Wednesday, September 22, 2010
Hope life isn't too crowded under that bridge Hamm.
Hamm's made-for-radio modesty might not have hit me so hard were it not for the fact that my other big radio moment of the day was Gross's interview with author David Rakoff whose new collection of essays, Half Empty, is getting the kind of attention I think all of Rakoff's work deserves.
Rakoff is, after all, one of the writers on my "wouldn't it be fun to hang out and have 125 anchovy and onion pizzas delivered to Curtis Sittenfeld's house?" list.
In fact, and somewhat ironically, I recently assigned Rakoff's essay on plastic surgery from his last book, Don't Get Too Comfortable. In it, Rakoff visits two surgeons and gives them free reign...telling them to spare nothing in their assessment. To his surprise, neither suggest all that much in the way of changes.
Rakoff may not see his face as his fortune but, it appears, he's not running up any overdraft fees either.
And so, as I sit in this coffee shop that has inexplicably been taken over by an ungainly horde of field tripping teenagers (2), I will shed a silent tear for Jon Hamm, Plain and Tall and excitedly plan to add another book to the shelves.
1. Or, as direct as Gross gets. I sometimes wonder if, when out to dinner, Gross plays a few clips and quotes several classic rock songs as she prepares to ask the waiter, "Do you have anything on special tonight?"
2. Seriously, what adult stops and thinks, "Hey, I have a tour group of 60 thirteen year-olds. I think I should bring them into a small space and top them off with sugar and caffeine." Trust me guy. George Washington never did anything here. Move along.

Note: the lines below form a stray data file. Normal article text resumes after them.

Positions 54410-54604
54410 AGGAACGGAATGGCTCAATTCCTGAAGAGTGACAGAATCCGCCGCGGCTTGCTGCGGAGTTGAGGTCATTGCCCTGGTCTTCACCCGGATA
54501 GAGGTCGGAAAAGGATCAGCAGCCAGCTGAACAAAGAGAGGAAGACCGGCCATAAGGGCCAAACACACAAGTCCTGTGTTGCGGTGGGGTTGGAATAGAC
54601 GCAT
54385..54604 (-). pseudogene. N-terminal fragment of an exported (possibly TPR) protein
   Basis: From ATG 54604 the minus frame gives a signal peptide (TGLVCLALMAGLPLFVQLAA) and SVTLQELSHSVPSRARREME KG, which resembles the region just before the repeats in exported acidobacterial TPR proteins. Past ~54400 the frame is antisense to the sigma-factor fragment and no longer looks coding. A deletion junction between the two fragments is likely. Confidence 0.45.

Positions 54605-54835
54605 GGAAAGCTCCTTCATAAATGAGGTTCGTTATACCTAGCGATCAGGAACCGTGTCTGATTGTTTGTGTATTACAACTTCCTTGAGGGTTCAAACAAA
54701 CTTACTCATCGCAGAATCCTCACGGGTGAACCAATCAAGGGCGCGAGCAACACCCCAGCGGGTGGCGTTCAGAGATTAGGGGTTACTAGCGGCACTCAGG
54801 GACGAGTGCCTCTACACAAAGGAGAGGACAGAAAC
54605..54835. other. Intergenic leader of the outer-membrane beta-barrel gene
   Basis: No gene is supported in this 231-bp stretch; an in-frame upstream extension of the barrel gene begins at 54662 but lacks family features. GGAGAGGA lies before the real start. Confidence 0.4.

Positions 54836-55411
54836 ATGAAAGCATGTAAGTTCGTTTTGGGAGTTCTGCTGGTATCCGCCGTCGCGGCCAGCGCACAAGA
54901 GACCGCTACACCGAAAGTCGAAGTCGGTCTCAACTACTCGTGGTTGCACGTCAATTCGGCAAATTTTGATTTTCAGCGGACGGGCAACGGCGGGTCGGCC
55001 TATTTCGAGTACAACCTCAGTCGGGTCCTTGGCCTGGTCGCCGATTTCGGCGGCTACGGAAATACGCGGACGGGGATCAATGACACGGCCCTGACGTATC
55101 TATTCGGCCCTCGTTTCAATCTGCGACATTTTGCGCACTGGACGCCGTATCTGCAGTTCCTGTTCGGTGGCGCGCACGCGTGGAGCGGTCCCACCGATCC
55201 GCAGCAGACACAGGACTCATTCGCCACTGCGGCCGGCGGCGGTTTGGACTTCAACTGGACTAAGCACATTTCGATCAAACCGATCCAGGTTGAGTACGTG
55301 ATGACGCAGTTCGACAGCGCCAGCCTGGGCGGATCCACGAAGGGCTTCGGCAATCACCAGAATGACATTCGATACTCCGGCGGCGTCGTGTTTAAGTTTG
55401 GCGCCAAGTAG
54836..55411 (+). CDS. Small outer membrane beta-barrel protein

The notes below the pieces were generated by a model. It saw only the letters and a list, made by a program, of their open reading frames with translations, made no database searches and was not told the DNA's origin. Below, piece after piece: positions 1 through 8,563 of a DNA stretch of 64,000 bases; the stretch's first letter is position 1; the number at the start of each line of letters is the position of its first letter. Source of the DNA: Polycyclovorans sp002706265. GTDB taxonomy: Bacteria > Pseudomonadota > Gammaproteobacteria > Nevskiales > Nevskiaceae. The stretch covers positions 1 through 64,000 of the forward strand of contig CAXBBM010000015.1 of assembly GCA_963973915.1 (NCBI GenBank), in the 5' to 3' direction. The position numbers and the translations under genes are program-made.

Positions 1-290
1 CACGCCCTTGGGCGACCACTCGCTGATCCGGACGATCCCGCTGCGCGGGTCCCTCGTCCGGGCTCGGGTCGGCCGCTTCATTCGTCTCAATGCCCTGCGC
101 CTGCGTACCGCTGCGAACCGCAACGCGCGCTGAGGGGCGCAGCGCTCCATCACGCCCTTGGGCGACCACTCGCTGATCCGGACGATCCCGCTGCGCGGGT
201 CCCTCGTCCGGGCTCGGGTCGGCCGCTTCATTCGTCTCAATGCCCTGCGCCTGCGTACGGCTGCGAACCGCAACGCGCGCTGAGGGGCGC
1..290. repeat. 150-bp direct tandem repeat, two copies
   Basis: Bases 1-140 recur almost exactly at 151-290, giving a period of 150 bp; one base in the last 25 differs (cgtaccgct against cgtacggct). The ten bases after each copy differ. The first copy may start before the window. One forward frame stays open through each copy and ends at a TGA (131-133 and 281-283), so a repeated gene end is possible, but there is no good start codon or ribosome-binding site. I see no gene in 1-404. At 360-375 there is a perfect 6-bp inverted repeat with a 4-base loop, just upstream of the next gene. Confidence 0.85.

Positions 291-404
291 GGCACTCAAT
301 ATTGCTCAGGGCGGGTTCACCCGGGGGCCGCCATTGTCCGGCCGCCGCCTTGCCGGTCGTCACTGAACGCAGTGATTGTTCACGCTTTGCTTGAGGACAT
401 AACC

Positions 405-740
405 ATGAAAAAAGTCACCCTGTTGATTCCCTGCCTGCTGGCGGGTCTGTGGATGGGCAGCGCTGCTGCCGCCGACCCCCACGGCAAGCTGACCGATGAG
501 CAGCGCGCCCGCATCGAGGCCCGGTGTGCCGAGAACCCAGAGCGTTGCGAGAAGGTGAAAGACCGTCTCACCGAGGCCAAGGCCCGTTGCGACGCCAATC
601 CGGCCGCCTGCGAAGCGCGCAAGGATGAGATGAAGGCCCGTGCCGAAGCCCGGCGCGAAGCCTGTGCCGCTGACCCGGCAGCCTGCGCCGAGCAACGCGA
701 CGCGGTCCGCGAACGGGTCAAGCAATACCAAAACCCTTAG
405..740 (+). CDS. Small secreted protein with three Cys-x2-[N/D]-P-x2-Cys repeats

Sunday, September 19, 2010
Scribner is going to make individual essays by writer Chuck Klosterman available for just 99 cents each...just like some of the songs that the pop culture observer writes about.
Even as a die-hardcover-type person I'm kind of intrigued by the idea. What I particularly like is the fact that the author at the center of the experiment seems the perfect choice in terms of the subject matter he focuses on. Download "Gimme! Gimme! Gimme!" and "Dancing Queen" and then grab a copy of Klosterman's essay "ABBA 1, World 0" while you're at it.
The essays will be available individually, packaged in e-book fashion as they originally appeared in Sex, Drugs and Cocoa Puffs**a pop culture manifesto, Eating the Dinosaur or Fargo Rock City, or resampled by theme in a kind of Pandora approach to reading.
So, I'll admit it. I'm intrigued. Which is to say, I'll periodically put down my hardback edition of Eating the Dinosaur to check in and see how this piece work idea is coming together.